Letters to the editor

Clark’s remarks about love crossed the line

Dear Editor:

I’m writing in regard to an article in Thursday’s paper — “Why I Love,” written by guest columnist Kevin Clark, in which he tried to explain his love for black women and justifies his being “akin to brown skin and doesn’t understand why anyone would step outside the box.”

Well Mr. Clark, I believe your outrageous and down-right racist claims of a white woman not being able to relate to a black man are along the lines of making distinction between people where there are no real differences, it’s called pseudospeciation — literally, the creation of false species.

You also generalize the white female’s perception of black men, assuming we think they’re scary. Don’t flatter yourself. There’s NOTHING scary about the smooth, darkened skin color of a human being. I find myself, a white suburban female, checking out black men just as often, if not more, than white XY chromosomes.

I like culture in people. I want to date someone with culture. Someone who can teach me about culture. In fact, my parents would too. Those tree-hugging, grass-roots lobbying liberals would prefer me to bring home a “Darius” instead of an “Andrew.”

Not only was I genuinely insulted that a black man would never consider dating me because I was white, but you, Mr. Clark, came into my Intro. to Mass Communications class and boasted about this inhumane, shallow and absolutely pathetic and desperate article. The Daily Kent Stater is NOT a dating service.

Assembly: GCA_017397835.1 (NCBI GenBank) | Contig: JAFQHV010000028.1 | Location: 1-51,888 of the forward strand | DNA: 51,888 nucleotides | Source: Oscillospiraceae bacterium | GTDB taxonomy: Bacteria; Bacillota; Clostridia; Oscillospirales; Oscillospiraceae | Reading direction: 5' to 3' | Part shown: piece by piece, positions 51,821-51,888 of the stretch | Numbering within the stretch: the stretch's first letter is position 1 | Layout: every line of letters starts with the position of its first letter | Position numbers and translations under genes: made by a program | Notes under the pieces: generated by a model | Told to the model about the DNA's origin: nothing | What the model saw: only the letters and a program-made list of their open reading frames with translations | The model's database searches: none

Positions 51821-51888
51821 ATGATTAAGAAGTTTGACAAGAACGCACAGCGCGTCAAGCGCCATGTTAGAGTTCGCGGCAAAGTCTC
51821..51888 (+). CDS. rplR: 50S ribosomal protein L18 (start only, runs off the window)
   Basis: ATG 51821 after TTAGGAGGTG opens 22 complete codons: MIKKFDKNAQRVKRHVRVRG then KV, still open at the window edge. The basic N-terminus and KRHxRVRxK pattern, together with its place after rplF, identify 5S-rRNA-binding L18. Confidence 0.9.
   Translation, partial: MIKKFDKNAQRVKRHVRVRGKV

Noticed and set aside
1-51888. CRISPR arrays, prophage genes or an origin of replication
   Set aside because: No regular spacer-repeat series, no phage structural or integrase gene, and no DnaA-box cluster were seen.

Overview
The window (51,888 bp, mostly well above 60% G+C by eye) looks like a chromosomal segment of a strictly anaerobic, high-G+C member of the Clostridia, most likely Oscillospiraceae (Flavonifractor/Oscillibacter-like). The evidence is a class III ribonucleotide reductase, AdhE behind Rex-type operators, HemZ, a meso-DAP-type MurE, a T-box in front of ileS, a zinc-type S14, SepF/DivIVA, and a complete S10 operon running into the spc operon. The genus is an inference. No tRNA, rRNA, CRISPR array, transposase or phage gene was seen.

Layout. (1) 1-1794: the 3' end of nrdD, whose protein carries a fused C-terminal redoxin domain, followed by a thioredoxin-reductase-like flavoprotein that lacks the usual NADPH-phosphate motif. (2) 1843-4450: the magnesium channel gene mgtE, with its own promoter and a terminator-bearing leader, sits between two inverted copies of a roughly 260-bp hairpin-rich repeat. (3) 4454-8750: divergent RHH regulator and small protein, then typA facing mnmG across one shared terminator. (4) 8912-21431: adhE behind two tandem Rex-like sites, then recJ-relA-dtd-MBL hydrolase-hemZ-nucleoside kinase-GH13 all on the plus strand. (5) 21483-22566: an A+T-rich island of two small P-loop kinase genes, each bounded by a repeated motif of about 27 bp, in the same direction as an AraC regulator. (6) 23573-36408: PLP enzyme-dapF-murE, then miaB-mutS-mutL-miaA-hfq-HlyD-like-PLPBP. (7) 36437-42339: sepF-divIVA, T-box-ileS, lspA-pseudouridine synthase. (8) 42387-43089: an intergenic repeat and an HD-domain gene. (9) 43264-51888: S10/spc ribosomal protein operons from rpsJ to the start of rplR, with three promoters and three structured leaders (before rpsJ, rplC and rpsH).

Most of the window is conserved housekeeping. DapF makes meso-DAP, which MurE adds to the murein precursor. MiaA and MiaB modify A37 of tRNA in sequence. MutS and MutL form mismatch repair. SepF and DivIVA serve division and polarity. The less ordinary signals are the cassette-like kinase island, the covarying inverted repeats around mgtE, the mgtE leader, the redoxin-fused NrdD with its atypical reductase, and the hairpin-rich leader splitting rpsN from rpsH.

I’m sorry you are having troubles finding a girl who isn’t interested in a depthless, superficial boy. You are a pathetic excuse for a horny college student. I demand an apology, Kevin.

Anna Carney

Freshman journalism and mass communication major

More education about influenza necessary

Dear Editor:

Ah yes, ignorance can be bliss, until it kills you.

During the flu season each year after year after year, reporters tell the same wrong information, which is given to them from health providers.

The flu — influenza — is an acute respiratory virus, not bacteria. In the history of flu, not a single case was prevented by treating the illness like it was a bacteria, such as by washing your hands or using hand sanitizer or taking a multi-vitamin like Centrum. FYI: These pills are manufactured using an adhesive. As a delivery system, the human body has great difficulty getting any nutrients out of them.

After all this is said, it is also my opinion that Raymond Leone gave some truly great advice: “Get a lot of rest, watch what you eat and exercise to stay healthy.”

By no means am I an expert in news reporting or health advice, but neither were the children in 1918. Sometimes I think children during the 1918 Spanish Flu had a better grasp of this illness than the professionals of the 21st century.

How did that jump rope rhyme they sang on playgrounds go? “I had a little bird, and its name was Enza. I opened a window, and in flew Enza.”

Paul Platz

Kent Resident